New drug cartel in Mexico threatens national security

The astronomical rise of the Mexican drug cartel could worsen the United States’ opioid crisis


Courtesy of Wikimedia Commons

The CJNG cartel in Mexico is growing rapidly.

Dillon Clark, Staff Columnist

“Hugs, not bullets.” This is the current motto of Mexican President Andrés Manuel López Obrador to describe his administration’s policies on Mexican drug cartels. Despite this rather optimistic approach to the raging cartel violence in Mexico, political unrest and violence lay on the horizon for Mexico as a new force rises to power — the Jalisco New Generation Cartel (CJNG). Do not be mistaken; this cartel is like none other. The CJNG poses a threat to not only the national security of Mexico but to that of the United States, as well. 

To kick off the new year, U.S. President Joe Biden visited Mexico for the first time in his presidency. The much-needed meeting between the two nations took place from Jan. 8-10. One of the main topics of conversation between the two countries is the U.S. opioid crisis, as Mexican cartels mass produce the highly addictive drugs. In 2021, more than 71,000 deaths from fentanyl overdoses were recorded in the United States, making it one of the main causes of death for people between the ages of 18 and 45.

In response to the opioid crisis, the United States has taken action to eliminate many of the prominent cartel leaders. In 2014, Mexican and U.S. authorities arrested Joaquín “El Chapo” Guzmán, leader of the Mexican Sinaloa Cartel. Yet, despite this arrest, the crisis has worsened in several ways. 

Without Guzmán leading the Sinaloa Cartel, the opposition — specifically the CJNG — has gained more and more power. Since its founding in 2011, the CJNG has acquired more than $20 billion worth of assets, making it the second largest and most powerful cartel in Mexico, following the Sinaloa Cartel.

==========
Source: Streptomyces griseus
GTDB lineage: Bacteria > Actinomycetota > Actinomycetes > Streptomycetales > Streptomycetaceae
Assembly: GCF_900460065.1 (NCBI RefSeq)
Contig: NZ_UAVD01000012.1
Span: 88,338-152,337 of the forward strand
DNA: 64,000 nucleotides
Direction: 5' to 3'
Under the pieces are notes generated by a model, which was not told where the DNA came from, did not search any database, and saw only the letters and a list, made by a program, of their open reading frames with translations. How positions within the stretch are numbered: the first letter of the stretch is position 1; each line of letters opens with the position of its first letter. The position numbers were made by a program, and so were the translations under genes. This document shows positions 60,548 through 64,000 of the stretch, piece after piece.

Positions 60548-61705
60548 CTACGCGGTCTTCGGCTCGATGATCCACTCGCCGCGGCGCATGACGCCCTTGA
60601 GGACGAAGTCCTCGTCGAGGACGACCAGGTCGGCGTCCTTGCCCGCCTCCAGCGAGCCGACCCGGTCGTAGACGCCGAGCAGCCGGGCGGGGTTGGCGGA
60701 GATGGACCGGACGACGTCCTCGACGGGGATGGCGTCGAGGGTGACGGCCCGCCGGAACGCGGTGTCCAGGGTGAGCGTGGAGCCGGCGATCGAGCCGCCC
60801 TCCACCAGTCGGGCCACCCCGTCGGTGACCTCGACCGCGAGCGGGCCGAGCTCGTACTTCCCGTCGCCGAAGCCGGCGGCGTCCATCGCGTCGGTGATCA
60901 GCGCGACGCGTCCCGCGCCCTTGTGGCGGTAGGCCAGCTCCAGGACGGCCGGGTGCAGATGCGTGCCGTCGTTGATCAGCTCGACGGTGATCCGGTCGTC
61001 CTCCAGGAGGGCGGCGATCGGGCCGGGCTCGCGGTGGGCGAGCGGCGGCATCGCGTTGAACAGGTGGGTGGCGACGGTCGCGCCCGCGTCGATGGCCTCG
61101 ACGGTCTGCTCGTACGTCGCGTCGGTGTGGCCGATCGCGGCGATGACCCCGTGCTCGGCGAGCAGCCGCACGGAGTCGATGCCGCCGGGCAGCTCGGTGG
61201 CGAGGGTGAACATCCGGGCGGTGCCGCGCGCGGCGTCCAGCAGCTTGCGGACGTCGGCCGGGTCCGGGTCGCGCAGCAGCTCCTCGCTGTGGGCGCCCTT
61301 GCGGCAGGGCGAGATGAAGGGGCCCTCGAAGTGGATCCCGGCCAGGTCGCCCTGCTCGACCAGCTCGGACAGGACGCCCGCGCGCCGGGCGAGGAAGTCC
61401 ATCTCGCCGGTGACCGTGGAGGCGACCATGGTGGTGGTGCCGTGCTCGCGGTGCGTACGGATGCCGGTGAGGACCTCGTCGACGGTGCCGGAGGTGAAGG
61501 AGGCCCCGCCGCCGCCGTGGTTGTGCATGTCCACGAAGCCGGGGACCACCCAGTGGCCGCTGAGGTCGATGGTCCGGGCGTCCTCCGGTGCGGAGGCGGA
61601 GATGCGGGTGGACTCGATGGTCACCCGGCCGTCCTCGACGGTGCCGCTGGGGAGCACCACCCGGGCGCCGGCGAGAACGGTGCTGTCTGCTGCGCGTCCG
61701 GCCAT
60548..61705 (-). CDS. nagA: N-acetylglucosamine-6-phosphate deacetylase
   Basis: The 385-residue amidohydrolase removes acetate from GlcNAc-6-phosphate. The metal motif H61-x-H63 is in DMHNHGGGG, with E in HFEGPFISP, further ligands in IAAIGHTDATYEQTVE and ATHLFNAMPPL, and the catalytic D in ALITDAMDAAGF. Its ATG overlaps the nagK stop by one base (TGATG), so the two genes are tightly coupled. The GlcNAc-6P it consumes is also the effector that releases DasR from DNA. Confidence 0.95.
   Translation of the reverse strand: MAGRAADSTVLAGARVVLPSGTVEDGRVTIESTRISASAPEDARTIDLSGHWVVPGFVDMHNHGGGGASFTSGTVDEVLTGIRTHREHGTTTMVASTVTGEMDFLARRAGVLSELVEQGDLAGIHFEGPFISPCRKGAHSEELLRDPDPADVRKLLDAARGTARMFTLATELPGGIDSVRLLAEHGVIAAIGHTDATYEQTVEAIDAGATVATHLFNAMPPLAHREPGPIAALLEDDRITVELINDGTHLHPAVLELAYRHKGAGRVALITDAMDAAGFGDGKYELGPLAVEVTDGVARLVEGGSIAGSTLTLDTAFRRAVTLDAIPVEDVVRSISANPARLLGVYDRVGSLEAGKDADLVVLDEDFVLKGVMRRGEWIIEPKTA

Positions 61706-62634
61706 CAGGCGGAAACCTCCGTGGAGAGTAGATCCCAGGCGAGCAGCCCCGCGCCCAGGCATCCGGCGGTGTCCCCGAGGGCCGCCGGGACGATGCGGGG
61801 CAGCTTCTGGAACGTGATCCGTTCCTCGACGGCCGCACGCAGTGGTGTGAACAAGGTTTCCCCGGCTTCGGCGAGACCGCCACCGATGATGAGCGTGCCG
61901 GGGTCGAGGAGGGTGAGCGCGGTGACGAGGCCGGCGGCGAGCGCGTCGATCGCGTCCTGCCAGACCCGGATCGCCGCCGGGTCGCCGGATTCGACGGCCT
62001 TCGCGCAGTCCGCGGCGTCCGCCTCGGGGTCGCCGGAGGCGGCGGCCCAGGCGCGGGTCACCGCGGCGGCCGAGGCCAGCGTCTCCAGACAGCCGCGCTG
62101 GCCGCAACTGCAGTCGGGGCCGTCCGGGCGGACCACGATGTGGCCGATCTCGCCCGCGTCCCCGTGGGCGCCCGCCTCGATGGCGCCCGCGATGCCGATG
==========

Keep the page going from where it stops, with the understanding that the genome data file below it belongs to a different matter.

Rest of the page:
However, the CJNG’s absurd rise to power is not the primary reason for concern. The CJNG cartel operates under a brazen, brutal approach. While many people describe the members of the Sinaloa Cartel as “buttoned-down criminals” or “polite extortionists,” the CJNG is described as “brash, crude [and] frightening,” with one witness going so far as to describe them as a “plague to be rid of.”

The CJNG, unlike many cartels, is quite militarized — they have access to armored trucks and military-grade weapons, many of which are smuggled from the United States. Unlike their Sinaloa competitors who use extortion and bribery, the CJNG operates like the Taliban — relying on intimidation tactics to gain control and power and using propaganda videos and social media to grow their audience. It has also not failed to demonstrate its power. In 2015, the CJNG took responsibility for an attack that killed 15 Mexican police officers in Jalisco.

Such demonstrations and intimidation have left the Mexican government frozen with fear, allowing the CJNG to grow freely. The CJNG’s growth and the Mexican government’s lack of a proper response pose a threat to American society. Without internal pressure from the Mexican government, the CJNG can more easily produce and transport opioids, including fentanyl, into the U.S. As the CJNG grows, so will the mass production and transportation of opioids into the United States, ultimately increasing the threat of overdoses in the opioid crisis. 

Within the United States, worries have grown. Following new statistics about fentanyl overdoses, politicians have begun discussing effective ways to minimize the issue. While some politicians, such as Gov. Greg Abbott, have labeled this an immigration issue and sought to place blame on the Biden administration, others have begun promoting mental health and addiction projects. Regardless of the solution, one thing is clear — name-calling, blame-seeking and partisan politics are going to be more potent than ever. Unity and bipartisan support for mental health, addiction programs, immigration and border security are incredibly important as 150 people die from opioid overdoses each day, according to the Center for Disease Control.